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FIFTY Study Page: Iowa “Farmer’s Holiday”

FIFTY Study Page: Iowa “Farmer’s Holiday”

Milo Reno and his wife Christine watched a fancy new car from the bank pass by their farmhouse and they both knew where it was headed: to deliver a foreclosure notice to a neighboring farm. As Milo remembered how Iowa farmers joined together to feed the troops in the First World War, he got an idea — an idea that would re-unite farmers once again and remind the government and banks just how important farmers are.

IOWA HISTORY - Biography of Milo Reno and Iowa Farmer’s Union - History of farming in the United States, especially during WWI and WWII - History of John Deer Farm Equipment

IOWA GEOGRAPHY - Map of most common farm crops grown in United States

“Farmer’s Holiday” Study Topics - Comparison between labor union initiatives in Farming, Mining, Factory workers, etc. - A better understanding of farm subsidies and how they work

Topics for Reflection

From a Child Development Perspective:

In this story, your child might learn that:

  • You have more in common with others than you think. Very often in life, if we wait long enough, we will come to have shared experiences with those whom at one point we thought we had little in common. Such was the case when Milo came to feel tremendous compassion toward Isaac Shields, a man who had one been a "personal enemy." Isaac had become like all other farmers — and he needed help.

  • There is great satisfaction that comes from doing hard work and making gains. Milo was proud of the farm that he and his wife, Christine, had built. With very few resources and a bank loan, they purchased the land and equipment that they needed to grow their farm. They were gratified and proud.

  • Changes are inevitable, but hope is certain. Very often in life we experience times of progress, and times where we can be discouraged. This can be challenging, but important also to remember that the tables can turn it anytime and when we are discouraged, hope for the future can sustain us. Just after the period of time when Milo's farm was prosperous, the war ended and everything began to change, including Iowa’s luck. But even that did not keep Milo from believing that the future would bring hope!

  • There is power in numbers. Some individuals in the world tend to be more concerned with their own personal gain than with the welfare of others. However, even when feeling overpowered by someone else’s capacity to control, banding together with like-minded comrades and helping each other to stay true to the cause can result in the reestablishment of an equal balance in power. Although Isaac Shields did wield power over struggling farmers, in the end it was the community that proved stronger than the individual.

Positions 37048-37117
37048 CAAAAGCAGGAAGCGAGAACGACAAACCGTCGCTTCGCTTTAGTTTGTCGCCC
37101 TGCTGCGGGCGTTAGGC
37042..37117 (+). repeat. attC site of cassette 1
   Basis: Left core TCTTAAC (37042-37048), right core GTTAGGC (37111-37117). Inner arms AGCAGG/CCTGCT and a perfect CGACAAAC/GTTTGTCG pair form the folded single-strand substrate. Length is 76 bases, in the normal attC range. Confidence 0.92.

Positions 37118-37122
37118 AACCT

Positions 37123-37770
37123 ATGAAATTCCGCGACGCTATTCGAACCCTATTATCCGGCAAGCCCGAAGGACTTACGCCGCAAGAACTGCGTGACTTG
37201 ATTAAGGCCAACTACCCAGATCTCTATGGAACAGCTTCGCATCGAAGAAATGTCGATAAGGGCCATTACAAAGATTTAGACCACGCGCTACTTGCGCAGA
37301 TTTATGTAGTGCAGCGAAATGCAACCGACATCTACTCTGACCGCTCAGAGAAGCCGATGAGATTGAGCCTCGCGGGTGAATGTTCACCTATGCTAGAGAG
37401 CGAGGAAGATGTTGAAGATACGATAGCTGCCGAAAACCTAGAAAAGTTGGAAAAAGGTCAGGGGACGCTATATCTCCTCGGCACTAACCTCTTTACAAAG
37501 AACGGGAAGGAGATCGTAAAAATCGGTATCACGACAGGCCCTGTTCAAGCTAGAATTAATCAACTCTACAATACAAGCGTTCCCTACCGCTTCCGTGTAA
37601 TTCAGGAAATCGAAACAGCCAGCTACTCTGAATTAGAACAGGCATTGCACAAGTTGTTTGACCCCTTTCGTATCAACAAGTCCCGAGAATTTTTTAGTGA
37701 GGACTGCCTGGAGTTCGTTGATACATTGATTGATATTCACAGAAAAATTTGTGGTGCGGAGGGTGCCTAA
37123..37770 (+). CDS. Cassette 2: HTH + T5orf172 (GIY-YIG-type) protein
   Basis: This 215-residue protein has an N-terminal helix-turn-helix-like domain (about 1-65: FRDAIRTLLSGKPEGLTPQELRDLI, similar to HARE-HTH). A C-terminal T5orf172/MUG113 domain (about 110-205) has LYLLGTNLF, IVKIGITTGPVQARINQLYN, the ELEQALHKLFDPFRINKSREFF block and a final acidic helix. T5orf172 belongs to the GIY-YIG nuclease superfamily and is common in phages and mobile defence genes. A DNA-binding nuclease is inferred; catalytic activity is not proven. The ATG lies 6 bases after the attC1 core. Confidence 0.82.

• Collaboration yields greater benefits than you might imagine. Sometimes when our own best interests are threatened and we feel scared, we may feel as though we have to compete with fellow human beings as opposed to working collaboratively with them. This can be a very difficult impulse to work against, but important to try. Even though it might not seem like it, working together makes ways that we can lift each other up, even in the most dire circumstances. Such was the case with the farmers when their plight was so difficult and they felt they needed to fight each other to survive. But in the end, it was their commitment to one another that brought them back to prosperity.

  • Compassion for others — even your enemies — brings surprising rewards. It can be counterintuitive, but great things can happen when we extend well wishes toward people in our lives who challenge us. If we remember that even “difficult” individuals are looking for the same things we are looking for — love and belonging and security and safety — then we can find compassion and extend a helping hand, even to them. This was the brilliant insight that Milo had when he remembered that all the farmers were working for a common purpose — to feed the nation — and that they all needed to help each other, including Isaac!

  • Small actions can result in powerful movements. We can make a big change in small step-by-step increments. It doesn't all have to happen at once. Milo's plan to unite and make farmers powerful again could not have happened overnight. It took months and months but eventually, step-by-step, arm-in-arm, they were victorious!

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About the Authors

David Sewell McCann

Story Spinner

David Sewell McCann fell in love with spinning stories in first grade – the day a storyteller came to his class and captured his mind and imagination. He has been engaged in storytelling all of his adult life through painting, film-making, teaching and performing. Out of his experience as a Waldorf elementary class teacher and parent, he has developed a four step method of intuitive storytelling, which he now shares through workshops and through this website.

Meredith Markow

Sparkle Schoolhouse Head of School

Meredith has been working with adults and children of all ages for the past 25 years as a Waldorf Teacher and Educational Consultant. She received a B.A. with a focus on child development and child psychology from the University of Michigan, in 1984, an M.A. Ed from Washington University in 1987, and her Waldorf Teaching Certificate from the Lehrerausbildung (Teacher Training) in Nurnberg, Germany in 1989. She was certified as a Living Inquiries Facilitator in 2014, and she completed her formal teaching certification with The Enneagram Institute in 2014. Her work in the classroom and with individuals and groups is designed to help people of all ages to drop self-limiting beliefs to live a more joyful and compassionate life.

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